By Katie Reilly
January 30, 2017

Shortly after Donald Trump won the presidential election, IBM CEO Ginni Rometty wrote him an open letter, congratulating him on his victory and offering to work with him on his economic goals. Within hours of reading it, Elizabeth Wood, an IBM employee, had decided to resign.

“It felt like this was just a sign of what’s to come,” said Wood, a former IBM senior content strategist who disagreed with Trump’s attacks on immigrants and wrote her own open letter to Rometty. “Normalizing someone who has demonstrated so much contempt to people is irrational. I just think that’s irresponsible.”

Now the 31-year-old New York City resident is doing similar work as a freelance writer and editor for websites including Contently, where she hopes to write more about the intersection of technology and social progress. And because Wood is self-employed, she felt comfortable traveling to Washington, D.C. to protest Trump during his inauguration and participate in the Women’s March that followed.

Elizabeth Wood attended a book signing with author David Sedaris on the day she quit her job. "You're free now," Sedaris wrote, after she told him she had quit.
Courtesy of Elizabeth Wood

“There would’ve been a concern about being too political” if she had remained at IBM, Wood said. “For me, I definitely feel freer to make these sorts of decisions and voice my concerns.”

Job turnover is not unusual at the start of a new presidency, when outgoing White House staffers clean out their desks for the incoming administration. But Trump’s transition has also sparked career changes for private citizens, some of whom used his rise as motivation to quit and pursue different careers, forgoing job security in favor of their political and social values.

“For me, principles are nonnegotiable,” said Dex Torricke-Barton, who opposed Trump’s campaign and left his job as head of communications for aerospace company SpaceX shortly after the election to focus on promoting social change. “I would not have been able to go about my existing job—or any job, I think—outside of the political sphere over the next few years with a straight face.”

Torricke-Barton, 31, made headlines in November when he announced he would travel to different communities in the U.S. and around the world to learn about social divides and eventually write a book.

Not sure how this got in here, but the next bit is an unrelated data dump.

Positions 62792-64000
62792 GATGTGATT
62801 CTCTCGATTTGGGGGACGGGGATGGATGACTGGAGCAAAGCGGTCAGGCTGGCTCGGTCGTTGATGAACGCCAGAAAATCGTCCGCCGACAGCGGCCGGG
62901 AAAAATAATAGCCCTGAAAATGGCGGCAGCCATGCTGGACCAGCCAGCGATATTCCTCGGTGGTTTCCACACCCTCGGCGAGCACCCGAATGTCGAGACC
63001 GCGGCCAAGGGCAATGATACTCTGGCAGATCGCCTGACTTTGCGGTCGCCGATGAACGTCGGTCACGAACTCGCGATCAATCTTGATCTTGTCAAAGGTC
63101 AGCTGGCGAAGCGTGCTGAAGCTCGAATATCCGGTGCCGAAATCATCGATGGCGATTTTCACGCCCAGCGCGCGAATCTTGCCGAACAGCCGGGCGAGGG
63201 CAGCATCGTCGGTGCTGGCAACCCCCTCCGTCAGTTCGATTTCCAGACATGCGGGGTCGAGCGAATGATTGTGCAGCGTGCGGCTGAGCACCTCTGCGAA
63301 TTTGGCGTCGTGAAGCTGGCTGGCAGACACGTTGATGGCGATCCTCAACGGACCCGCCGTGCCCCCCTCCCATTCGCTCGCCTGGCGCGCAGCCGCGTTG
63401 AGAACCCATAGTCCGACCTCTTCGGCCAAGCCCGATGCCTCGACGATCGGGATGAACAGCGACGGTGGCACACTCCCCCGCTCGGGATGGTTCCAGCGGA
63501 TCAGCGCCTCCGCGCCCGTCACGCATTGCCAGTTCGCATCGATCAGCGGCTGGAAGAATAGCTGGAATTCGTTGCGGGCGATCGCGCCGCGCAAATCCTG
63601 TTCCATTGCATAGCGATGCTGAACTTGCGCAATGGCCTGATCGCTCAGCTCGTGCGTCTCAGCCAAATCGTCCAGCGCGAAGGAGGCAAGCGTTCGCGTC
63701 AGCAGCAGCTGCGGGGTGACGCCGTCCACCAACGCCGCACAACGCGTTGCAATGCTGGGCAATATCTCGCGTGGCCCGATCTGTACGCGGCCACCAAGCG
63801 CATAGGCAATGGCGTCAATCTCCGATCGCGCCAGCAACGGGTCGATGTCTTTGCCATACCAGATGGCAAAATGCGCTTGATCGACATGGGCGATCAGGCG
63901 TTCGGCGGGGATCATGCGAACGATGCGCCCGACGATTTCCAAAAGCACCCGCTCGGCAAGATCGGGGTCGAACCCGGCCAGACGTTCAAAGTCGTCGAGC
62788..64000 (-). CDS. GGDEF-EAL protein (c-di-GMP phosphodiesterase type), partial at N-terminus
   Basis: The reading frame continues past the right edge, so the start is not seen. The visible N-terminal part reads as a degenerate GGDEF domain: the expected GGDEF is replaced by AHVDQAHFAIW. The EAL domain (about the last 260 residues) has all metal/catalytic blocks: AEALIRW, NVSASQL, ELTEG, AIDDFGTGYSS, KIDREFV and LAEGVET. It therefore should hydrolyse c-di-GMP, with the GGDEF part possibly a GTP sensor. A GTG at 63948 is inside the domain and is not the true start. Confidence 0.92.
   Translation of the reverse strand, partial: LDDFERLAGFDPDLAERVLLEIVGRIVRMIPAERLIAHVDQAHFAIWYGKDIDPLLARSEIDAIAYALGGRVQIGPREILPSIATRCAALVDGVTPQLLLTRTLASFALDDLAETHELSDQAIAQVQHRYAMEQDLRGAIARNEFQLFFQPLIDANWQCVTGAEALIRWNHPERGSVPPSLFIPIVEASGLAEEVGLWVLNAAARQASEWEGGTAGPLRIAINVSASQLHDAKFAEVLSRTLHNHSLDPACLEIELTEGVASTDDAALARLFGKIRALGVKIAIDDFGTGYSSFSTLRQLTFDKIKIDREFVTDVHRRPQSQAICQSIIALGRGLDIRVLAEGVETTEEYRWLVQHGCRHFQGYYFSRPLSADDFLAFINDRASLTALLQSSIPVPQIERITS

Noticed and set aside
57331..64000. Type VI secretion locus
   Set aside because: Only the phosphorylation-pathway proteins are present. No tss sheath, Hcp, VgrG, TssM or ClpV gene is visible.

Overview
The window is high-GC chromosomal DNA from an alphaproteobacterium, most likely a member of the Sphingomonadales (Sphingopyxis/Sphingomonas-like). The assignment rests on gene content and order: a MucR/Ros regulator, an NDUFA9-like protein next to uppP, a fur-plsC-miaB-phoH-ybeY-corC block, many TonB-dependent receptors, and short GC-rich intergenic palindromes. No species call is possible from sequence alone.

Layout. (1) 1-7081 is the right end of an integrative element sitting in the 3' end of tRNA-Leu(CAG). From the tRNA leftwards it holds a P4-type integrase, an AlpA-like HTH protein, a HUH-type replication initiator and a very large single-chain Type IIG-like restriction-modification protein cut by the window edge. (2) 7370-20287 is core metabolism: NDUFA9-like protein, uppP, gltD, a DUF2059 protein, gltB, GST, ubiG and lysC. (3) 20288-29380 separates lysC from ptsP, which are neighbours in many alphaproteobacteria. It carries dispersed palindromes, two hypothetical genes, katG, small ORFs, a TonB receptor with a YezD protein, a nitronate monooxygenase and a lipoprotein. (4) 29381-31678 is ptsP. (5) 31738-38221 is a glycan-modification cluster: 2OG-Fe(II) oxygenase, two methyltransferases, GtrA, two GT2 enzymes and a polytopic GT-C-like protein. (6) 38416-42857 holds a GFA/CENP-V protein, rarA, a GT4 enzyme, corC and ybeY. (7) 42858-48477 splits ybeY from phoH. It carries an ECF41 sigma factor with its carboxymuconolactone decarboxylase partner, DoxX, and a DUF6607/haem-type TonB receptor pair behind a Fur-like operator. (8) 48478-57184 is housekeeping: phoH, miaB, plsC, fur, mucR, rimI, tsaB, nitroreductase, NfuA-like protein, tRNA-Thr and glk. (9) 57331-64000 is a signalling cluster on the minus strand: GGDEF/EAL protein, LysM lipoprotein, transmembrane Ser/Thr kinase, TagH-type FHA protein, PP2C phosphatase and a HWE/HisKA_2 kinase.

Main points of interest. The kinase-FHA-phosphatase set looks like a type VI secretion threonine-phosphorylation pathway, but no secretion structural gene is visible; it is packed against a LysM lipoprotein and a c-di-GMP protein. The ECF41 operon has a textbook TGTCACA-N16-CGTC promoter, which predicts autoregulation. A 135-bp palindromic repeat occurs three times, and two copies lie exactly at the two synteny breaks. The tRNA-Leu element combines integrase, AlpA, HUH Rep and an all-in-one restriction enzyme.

“I’ve had well over a thousand people who I’ve tracked who have emailed saying, ‘I would love to host you in my home or church group or veteran’s association, and we just want to talk to you about why we are worried for the future and about why we voted for Donald Trump,'” he said.

George Polisner decided to quit his job at Oracle after the company’s CEO, Safra Catz, joined Trump’s transition team, and he shared his reasoning in an open letter.

“That was pretty much it for me,” said Polisner, who first joined the company in 1993. “I am at a place in my career where it actually was doable for me to leave with a little bit of reserve and try to find something that really—especially at this point in time, in what I view as a fairly dark political time in America—to do some work that is more in line with my values.”

Polisner, 56, has since thrown his energy into creating civ.works, a social networking site devoted to connecting people across the political spectrum and guiding them toward effecting tangible change.

Others have started to consider a more direct entry into politics with a run for elected office. Molly Sheehan, who researches bioengineering at the University of Pennsylvania, is weighing a bid for a U.S. congressional seat, citing an “animosity in politics toward science,” which she thinks will grow under Trump. She has received help from 314 Action, a nonprofit group that encourages people with science and technology backgrounds to run for office.

“It’s definitely a risk,” Sheehan said. “It’s not the most comfortable thing I could do right now. I’ve been planning my career as a professor since I was a child, but I’m open to redefining where I’ll have the most social impact.”

Sheehan believes lawmakers with backgrounds in science could provide valuable insight to debates over health insurance, environmental regulations and scientific funding.

“If we lose funding, we lose everything,” said Sheehan, 31, who has a Ph.D. in biochemistry and molecular biophysics. “Discontinuity in research can destroy decades of progress, so I don’t think this is the time to sit back and keep doing research.”

Those interviewed by Fortune were quick to acknowledge that they were able to leave their jobs because they had a strong safety net, including financial savings and family support.

“I wouldn’t recommend that everyone quit their job. I’m not a role model for that, but in this particular case, I think it’s given people inspiration and hope,” said Polisner, whose kids encouraged his decision to switch gears. “I refuse to allow my silence to be purchased twice a month.”

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